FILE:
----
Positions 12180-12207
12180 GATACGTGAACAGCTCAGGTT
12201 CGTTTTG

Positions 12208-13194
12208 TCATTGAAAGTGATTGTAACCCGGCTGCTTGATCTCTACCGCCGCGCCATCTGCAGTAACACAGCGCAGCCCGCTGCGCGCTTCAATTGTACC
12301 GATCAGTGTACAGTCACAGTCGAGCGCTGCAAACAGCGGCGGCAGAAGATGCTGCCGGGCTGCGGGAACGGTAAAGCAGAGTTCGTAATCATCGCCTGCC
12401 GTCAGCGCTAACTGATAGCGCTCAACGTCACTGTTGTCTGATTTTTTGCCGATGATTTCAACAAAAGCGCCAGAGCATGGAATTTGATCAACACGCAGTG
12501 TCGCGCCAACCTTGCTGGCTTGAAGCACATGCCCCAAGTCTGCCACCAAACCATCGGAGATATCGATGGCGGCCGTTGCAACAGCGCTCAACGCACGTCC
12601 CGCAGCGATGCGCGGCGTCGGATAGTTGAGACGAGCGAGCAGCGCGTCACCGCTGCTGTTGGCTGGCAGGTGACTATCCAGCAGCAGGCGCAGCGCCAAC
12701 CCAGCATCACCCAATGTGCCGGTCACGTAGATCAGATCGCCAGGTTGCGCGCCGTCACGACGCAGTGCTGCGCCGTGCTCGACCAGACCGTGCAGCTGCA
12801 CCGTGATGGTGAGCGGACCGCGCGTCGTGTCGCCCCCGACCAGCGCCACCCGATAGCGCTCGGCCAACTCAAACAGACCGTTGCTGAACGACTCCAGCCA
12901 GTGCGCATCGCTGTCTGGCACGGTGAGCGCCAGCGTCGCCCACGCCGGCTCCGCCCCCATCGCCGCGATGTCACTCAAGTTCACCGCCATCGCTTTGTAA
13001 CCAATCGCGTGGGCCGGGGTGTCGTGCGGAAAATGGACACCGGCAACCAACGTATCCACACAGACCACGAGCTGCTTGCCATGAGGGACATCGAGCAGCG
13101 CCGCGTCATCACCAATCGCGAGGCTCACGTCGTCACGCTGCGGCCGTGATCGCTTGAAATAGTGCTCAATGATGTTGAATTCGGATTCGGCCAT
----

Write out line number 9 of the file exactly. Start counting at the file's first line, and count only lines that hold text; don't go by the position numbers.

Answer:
12601 CGCAGCGATGCGCGGCGTCGGATAGTTGAGACGAGCGAGCAGCGCGTCACCGCTGCTGTTGGCTGGCAGGTGACTATCCAGCAGCAGGCGCAGCGCCAAC